Health experts are urging government regulators to take action to protect the nation’s youth by restricting the use of artificial tanning devices, which are linked to an increase in the risk of skin cancer, according to an article published online in the March 18, 2013 edition of Pediatrics, the journal of the American Academy of Pediatrics.
Indoor tanning has grown rapidly over the years with nearly one million Americans using tanning beds each day. Adolescent girls, some as young as 10 years old, are among the most prevalent users of these devices. One in four female students reported having used an indoor tanning device at least once within the past year.
No Federal regulation
In October 2011, California became the first state to ban indoor tanning for minors under age 18 years. Vermont followed in May 2012. However, “There is no federal law and few state laws to protect our youth from the harmful, and possibly deadly, effects of tanning beds, which can emit up to 15 times as much UV-A radiation as the midday sun,” comments lead author Sophie J. Balk, M.D., attending pediatrician,The Children’s Hospital at Montefiore(CHAM) and professor of clinical pediatrics,Albert Einstein College of MedicineofYeshiva University. “We place age restrictions on the use of tobacco and alcohol, and it’s time to take action against indoor tanning before more people die from tanning-related skin cancer.”
Increase in melanoma incidence
Data show that the incidence of melanoma skin cancer has increased two fold in women between 15 and 39 years old in the last 30 years and yet there is no federal legislation to limit tanning and restrict use by minors who, many researchers believe, are the most vulnerable users.
Tanning salons outnumber Starbucks or McDonalds in the average U.S. city, and the tanning industry uses claims such as tanned skin is more protective and people who use tanning beds are less likely to burn to entice teens to use the inexpensive services. Teens are also enticed to use tanning beds as they often believe that having darker skin is more attractive and it signifies good health, but someestimatessuggest that 25% of melanomas in young women could be attributable to using tanning beds.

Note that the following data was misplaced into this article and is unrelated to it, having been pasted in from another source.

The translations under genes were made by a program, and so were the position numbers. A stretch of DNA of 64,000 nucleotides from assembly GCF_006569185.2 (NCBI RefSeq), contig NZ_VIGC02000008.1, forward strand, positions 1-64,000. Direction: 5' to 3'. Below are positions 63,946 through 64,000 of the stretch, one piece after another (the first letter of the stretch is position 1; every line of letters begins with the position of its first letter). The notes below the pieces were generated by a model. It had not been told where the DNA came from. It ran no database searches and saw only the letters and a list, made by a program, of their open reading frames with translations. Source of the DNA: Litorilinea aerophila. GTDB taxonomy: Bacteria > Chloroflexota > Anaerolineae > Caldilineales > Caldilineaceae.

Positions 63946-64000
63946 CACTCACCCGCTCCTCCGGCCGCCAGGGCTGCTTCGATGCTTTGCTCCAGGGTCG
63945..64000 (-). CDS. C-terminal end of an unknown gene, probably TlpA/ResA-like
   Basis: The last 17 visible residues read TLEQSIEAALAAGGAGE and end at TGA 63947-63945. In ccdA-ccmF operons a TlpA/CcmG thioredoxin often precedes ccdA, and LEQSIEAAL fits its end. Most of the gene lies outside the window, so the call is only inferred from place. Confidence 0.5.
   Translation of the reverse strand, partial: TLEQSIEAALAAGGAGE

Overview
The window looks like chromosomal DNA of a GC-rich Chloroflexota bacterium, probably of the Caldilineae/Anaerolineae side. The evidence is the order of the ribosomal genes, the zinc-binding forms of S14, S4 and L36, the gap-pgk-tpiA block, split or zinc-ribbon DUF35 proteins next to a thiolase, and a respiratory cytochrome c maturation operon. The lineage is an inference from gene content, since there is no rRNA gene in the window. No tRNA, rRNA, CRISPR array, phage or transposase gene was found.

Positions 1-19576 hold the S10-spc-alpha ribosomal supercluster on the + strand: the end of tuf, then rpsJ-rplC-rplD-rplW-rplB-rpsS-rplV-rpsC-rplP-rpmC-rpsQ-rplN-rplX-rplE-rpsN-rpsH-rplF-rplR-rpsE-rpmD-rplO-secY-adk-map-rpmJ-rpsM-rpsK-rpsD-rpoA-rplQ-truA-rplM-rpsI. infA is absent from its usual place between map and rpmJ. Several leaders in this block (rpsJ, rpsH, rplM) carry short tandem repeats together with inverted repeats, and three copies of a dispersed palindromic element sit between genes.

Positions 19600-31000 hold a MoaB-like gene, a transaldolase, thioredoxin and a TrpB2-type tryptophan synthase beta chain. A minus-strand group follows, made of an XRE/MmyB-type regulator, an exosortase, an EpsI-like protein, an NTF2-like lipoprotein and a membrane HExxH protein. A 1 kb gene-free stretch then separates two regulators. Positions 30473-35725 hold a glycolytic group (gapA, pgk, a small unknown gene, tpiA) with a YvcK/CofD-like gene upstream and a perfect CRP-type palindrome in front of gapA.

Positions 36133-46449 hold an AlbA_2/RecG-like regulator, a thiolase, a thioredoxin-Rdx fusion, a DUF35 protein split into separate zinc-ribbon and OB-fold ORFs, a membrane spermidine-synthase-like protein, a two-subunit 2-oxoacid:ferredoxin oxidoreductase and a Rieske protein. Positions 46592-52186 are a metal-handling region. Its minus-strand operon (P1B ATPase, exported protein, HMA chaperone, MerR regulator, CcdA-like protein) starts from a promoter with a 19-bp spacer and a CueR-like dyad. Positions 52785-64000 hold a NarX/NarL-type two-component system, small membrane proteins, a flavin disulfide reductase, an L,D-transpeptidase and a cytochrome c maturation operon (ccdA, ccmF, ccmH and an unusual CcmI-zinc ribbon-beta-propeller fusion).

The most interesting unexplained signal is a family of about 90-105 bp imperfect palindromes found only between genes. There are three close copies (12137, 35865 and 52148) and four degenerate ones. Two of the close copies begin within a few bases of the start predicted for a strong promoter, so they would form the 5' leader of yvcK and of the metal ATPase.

Beyond aesthetics, many girls believe tanning elevates their mood and helps them to relax. This thinking is often influenced not only by the tanning industry, but by girls’ mothers who also use tanning devices, which is why Balk is calling on pediatricians around the country to better educate families about the dangerous and possibly addictive nature of indoor tanning.
“Tanning releases endorphins, which can promote feelings of relaxation and well-being. Studies suggest that frequent users may exhibit addictive behaviors and withdrawal symptoms when they decrease usage,” Balk said. “It is unacceptable that tanning devices are classified in the same category as tongue depressors and elastic bandages ? devices that present minimal potential for harm. Clearly, this needs to be reconsidered and use needs to be better regulated by the FDA.”
Today each state determines tanning bed regulations, ranging from complete bans for people under 18 inCaliforniaandVermont, to no legislation regarding minors in 17 states. Balk believes that national policies and guidelines should be implemented to completely ban access for minors. However, the IndoorTanningAssociation (ITA), an industry advocacy group, vigorously opposes legislative efforts.
According to Balk, pediatricians may play an important role in education parents and teens.“I encourage pediatricians to begin tanning discussions with parents and children beginning at the 12-year-old well-child visit,” Balk noted. “Taking a proactive approach and teaching teens to “love the skin you’re in” is one of the best lines of defense against skin cancer.”
Preventing exposure to artificialtanningmay save lives, including young lives, and is a key cancer prevention opportunity for pediatricians.
For more information
Balk SJ, Fisher DE, Geller AC. Teens and IndoorTanning: A Cancer Prevention Opportunity for Pediatricians. Pediatrics(doi: 10.1542/peds.2012-2404)onlineMarch 18, 2013
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